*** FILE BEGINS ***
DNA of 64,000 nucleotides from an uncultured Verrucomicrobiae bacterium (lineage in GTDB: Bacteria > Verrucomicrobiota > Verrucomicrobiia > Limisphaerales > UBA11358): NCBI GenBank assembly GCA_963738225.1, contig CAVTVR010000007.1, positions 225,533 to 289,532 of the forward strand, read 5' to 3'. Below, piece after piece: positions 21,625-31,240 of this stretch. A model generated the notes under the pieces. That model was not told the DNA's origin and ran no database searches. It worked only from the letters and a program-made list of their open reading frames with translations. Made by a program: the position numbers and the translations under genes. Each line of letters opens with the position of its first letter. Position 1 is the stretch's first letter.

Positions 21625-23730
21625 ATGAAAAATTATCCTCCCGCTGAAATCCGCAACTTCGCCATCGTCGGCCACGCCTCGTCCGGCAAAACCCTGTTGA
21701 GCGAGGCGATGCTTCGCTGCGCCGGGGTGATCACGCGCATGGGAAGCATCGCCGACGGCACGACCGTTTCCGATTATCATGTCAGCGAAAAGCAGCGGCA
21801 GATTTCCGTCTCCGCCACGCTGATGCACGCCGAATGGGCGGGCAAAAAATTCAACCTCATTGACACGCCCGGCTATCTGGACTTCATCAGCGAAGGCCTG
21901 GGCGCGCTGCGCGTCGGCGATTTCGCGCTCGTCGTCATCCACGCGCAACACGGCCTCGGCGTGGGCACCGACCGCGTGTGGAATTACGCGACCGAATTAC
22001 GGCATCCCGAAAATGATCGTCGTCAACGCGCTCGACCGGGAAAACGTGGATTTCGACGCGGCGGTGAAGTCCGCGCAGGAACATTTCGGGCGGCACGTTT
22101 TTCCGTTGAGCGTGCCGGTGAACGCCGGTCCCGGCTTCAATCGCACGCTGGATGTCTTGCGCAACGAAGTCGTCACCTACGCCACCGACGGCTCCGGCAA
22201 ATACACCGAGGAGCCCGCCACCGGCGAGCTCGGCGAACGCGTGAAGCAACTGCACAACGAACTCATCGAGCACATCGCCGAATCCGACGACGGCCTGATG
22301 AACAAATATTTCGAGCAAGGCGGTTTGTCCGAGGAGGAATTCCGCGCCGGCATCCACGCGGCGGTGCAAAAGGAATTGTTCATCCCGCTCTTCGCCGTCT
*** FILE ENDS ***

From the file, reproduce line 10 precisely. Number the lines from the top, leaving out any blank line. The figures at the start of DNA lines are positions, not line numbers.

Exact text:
22301 AACAAATATTTCGAGCAAGGCGGTTTGTCCGAGGAGGAATTCCGCGCCGGCATCCACGCGGCGGTGCAAAAGGAATTGTTCATCCCGCTCTTCGCCGTCT